In past blog posts, we have had meaningful discussion on just how companies can create reliable content during day-to-day operations. But let's be honest – it's much easier to come up with ambitious marketing content plans than it is to put them into practice. Then, right when you need a few good pieces of content to keep marketing wheel turning, your content marketing library of available choices runs dry. That's not a great situation – but we have a few ways to remedy it. Here's how to make sure that your content library is always robust!
1. Look to Your Face-to-Face Interactions
Your content doesn't exist in a vacuum – it should always be influenced by the events around. And one of the most useful events, at least when it comes to building up your content library, is everyday interactions with clients, contractors and customers. If you field a question, comment, or need for more information, make a note of it! As a general rule, if a customer asks you something face to face, there are about 10 other online customers wondering the same thing. So create content to answer these questions. You don't have to immediately publish all this content – just use it as a way to build your reserves while creating some great FAQ material.
2. Make it a Daily Commitment
We like to reiterate that good content is content that you work on every day. We might as well have called this entry "schedule time for it." You don't have to assign a single person to always work on content (although voice is important), but you do need to assign time for it: At least a little portion of most days should be spent researching and writing. Again, you don't have to publish something every day, but you do have to make progress and stay on top of topics.
3. Have a List of "Use Now" Topics and Watch for Alerts
Within your industry, there are certain topics and subjects that you should specialize in. It's good practice – and good content creation – to create a few Google Alerts for these topics and watch for any recent developments and news stories about them. If something pops up on the radar for these specific topics, it means you need to create content around it pronto. This helps you stay on top of important conversations or trends within your wheelhouse while also contributing timely content.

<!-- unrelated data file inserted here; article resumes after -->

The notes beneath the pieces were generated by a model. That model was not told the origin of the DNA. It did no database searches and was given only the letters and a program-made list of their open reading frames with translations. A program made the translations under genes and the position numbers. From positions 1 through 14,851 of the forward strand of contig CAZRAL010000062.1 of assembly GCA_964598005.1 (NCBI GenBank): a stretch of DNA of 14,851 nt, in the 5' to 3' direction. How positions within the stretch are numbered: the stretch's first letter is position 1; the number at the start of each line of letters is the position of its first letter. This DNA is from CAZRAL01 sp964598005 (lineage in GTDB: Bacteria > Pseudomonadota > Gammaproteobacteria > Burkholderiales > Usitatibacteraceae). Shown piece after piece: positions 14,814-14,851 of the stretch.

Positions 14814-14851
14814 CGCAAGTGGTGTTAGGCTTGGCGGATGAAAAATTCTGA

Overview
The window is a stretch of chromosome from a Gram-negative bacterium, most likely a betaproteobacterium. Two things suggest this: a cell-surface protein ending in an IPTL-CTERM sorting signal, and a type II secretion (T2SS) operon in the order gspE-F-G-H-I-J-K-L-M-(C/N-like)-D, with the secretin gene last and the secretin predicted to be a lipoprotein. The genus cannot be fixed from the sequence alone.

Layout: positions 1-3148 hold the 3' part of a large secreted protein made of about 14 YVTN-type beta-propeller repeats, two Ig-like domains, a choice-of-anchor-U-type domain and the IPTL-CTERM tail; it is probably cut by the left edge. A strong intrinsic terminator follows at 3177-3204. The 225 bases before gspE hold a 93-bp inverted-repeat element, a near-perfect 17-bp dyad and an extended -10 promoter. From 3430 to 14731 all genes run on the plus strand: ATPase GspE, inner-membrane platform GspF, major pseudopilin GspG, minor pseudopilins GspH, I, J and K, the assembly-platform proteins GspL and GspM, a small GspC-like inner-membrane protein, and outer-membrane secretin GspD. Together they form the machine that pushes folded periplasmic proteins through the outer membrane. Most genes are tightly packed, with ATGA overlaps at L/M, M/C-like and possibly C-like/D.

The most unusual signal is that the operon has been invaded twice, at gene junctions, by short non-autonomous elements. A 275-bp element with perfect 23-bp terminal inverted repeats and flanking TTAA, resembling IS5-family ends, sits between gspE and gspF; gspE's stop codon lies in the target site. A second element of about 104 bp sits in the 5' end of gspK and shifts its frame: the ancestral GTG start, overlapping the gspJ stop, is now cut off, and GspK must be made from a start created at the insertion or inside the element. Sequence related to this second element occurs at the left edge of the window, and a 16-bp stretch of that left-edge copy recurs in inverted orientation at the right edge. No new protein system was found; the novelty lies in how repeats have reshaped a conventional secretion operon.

4. Create a Tight Turnaround for News Pieces
Set some clear guidelines for finishing content: Many a good content strategy can become derailed because a lot of content ideas get started, but none of them get finished. A solution for this is a strict time limit from when an idea is generated or assigned to when it is ready to go. This could be a day, three days, a week, etc. – but the deadline needs to be there, particularly for news-oriented pieces that tend to be time sensitive.
5. Create a Roster of Long-Term Topics
In addition to your 'news' pieces, you should also keep a handy list of topics that benefit more from longform articles and whitepapers. These are deeper, more strategic ideas that tend to come from higher up in the company and take a broader look at the industry. This content is great for starting discussions, drawing in more followers, and improving your SEO. Of course, deadlines and goals here are going to be different than for short-term news stories. However, if you don't develop a roster of ongoing, long-term content projects, you'll probably never get started on it.
6. Take a Survey
Still starved for new ideas for your content library? Try a quick survey. Today, you can create a quick little survey using online tools and mail it off in just minutes. The results you get from polling customers about their biggest concerns, thoughts on pricing, brands and so on can all be used to fuel a clear content strategy. Think of this as the natural outgrowth to our first point about gathering information from face-to-face visits.
7. Have Data? Use Data
Any time you get a data set on pretty much anything, set it aside for potential content use. Even the most boring industrial data can often be turned into an illuminating infographic that's easy to spread around social channels. Data is ideally concrete: You can almost always find something to build on it.